A year later and with over 206 applications submitted she is still unemployed.  The result is to watch an extremely dynamic, competent, intelligent women nearly have a breakdown due to the stress, uncertainty and feelings of being invisible, inadequate as well as lose confidence in her abilities.  On food stamps and the house on the edge of the foreclosure process, she has panic attacks as she worries about being out on the street.   I worry she is going to have a heart attack from the stress. In the midst of all this she gets to endure deplorable comments, listed below, and from allegedly educated people.

  •  “It is her own fault for not staying together with her husband – they should have worked it out.”
  •  “Look she has a big screen TV, so you know they were living past their budget in the first place.”
  • “She should have gone to college right out of high school, and then she would have a better shot at a job or career.”
  •   “Why don’t you have your children go live with their dad, while you get yourself and your life together?”  (One has to wonder if the dad receives any commentary on his choices – such as “Why didn’t you find a job in Idaho so you could be closer to your kids and help out?”)
  •  “Why can’t you just get a job, oh, it is because you really want to remain on unemployment.”
  •   “Hey – just go get a job!”
  •  “Hey – you could get a job if you really wanted one!”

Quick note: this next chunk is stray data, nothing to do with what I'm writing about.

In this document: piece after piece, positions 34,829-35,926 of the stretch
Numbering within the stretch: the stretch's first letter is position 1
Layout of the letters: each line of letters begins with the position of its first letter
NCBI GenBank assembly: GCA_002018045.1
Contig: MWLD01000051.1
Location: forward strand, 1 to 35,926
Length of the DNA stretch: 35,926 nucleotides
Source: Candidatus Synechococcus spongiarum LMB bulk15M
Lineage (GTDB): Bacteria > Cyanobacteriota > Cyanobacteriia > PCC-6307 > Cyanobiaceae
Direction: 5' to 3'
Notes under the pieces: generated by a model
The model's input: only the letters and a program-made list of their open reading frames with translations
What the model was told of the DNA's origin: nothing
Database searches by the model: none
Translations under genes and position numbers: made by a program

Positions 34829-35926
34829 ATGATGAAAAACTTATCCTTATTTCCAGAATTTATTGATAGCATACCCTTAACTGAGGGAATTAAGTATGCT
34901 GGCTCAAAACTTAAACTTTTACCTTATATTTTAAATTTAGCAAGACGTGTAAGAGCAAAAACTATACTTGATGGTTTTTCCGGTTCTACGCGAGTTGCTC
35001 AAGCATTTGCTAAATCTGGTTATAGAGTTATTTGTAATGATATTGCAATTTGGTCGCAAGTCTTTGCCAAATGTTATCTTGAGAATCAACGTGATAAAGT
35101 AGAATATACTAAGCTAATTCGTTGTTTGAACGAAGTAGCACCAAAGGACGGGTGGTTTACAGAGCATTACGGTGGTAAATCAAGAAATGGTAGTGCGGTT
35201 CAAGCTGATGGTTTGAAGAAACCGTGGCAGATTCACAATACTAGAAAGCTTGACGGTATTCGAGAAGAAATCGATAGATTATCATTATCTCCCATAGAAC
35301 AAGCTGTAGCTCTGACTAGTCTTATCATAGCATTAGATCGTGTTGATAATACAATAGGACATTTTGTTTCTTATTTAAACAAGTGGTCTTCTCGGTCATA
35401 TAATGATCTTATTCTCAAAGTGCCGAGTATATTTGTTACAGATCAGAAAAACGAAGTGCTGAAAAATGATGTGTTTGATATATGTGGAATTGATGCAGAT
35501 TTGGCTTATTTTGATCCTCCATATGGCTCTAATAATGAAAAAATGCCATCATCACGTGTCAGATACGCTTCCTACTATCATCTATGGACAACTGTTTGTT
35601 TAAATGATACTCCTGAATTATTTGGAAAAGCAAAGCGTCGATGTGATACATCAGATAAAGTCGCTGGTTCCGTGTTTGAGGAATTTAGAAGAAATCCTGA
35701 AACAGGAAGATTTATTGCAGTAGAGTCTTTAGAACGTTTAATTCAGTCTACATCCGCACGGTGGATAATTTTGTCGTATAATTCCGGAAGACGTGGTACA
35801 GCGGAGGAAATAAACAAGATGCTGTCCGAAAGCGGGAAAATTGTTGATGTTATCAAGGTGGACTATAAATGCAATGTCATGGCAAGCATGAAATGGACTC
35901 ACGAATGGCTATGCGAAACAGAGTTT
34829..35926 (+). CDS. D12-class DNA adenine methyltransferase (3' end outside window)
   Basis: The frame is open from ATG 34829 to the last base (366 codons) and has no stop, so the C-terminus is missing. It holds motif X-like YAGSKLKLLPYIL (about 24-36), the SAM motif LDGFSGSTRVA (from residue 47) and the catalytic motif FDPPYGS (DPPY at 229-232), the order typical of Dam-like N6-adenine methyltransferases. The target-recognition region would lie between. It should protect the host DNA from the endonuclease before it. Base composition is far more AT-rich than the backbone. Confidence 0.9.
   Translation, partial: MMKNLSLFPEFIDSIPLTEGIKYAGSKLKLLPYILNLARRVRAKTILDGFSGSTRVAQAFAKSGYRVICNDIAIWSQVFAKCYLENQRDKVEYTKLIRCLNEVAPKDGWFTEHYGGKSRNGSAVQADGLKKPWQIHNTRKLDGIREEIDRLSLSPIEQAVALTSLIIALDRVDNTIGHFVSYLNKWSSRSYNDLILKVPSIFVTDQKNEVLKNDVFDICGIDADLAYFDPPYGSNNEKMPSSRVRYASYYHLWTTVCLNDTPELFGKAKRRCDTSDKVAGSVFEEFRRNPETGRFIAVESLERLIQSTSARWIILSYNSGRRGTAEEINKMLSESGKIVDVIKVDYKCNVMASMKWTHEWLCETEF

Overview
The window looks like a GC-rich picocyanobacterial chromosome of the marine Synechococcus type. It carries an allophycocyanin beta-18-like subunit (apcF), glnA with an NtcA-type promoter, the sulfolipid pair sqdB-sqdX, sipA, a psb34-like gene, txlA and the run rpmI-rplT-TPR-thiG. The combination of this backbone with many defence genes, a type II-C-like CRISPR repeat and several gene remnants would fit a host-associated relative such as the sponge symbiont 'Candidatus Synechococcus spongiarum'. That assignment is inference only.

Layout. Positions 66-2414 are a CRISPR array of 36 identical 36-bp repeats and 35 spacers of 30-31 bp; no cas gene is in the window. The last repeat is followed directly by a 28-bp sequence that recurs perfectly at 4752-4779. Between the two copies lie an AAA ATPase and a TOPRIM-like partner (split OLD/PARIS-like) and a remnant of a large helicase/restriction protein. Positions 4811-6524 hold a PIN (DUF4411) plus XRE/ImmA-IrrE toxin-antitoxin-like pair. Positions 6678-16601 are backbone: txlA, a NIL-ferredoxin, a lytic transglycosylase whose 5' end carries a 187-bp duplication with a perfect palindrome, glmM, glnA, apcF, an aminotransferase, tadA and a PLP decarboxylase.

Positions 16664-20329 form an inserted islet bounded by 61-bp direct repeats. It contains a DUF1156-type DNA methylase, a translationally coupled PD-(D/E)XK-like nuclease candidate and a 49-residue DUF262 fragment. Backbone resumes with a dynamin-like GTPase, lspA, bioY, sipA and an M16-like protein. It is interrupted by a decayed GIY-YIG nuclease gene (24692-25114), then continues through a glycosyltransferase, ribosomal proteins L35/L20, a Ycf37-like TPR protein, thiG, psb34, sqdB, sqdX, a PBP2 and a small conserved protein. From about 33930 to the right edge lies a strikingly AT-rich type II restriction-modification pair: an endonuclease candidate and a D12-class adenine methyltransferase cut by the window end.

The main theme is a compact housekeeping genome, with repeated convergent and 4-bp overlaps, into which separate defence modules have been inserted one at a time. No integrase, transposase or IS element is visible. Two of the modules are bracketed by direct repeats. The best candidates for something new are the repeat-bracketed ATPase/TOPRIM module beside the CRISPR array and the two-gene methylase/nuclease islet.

I know plenty of people, married and unmarried that did it the alleged “right way, made the right choices.”  They went to college out of high school, budgeted, saved, made substantial down payments on their homes, did not run up credit cards, lived within a budget, and had solid retirement plans.  They lost their jobs due to outsourcing.  Loyalty, ethics, hard work were repaid with, “Here is box for your stuff, you have an hour to gather things up.” They sought jobs while depleting their savings.  Many tapped into retirement money trying to keep their homes.  Many suffered through foreclosure or bankruptcy.  A painful irony is the debacle of all the displaced families with no homes, while rows of houses sit empty.

I am at a loss of how to end this blog post.  It is painful to watch good, hardworking people struggle, and lives unravel. The robber barons continue to flaunt their wealth and are not held accountable for their actions. The effect of unemployment is debilitating, and is certainly not something they dreamed of living through when contemplating what they wanted to be when they grew up.

January 10, 2012 Posted by | Oddments Editorial | Leave a comment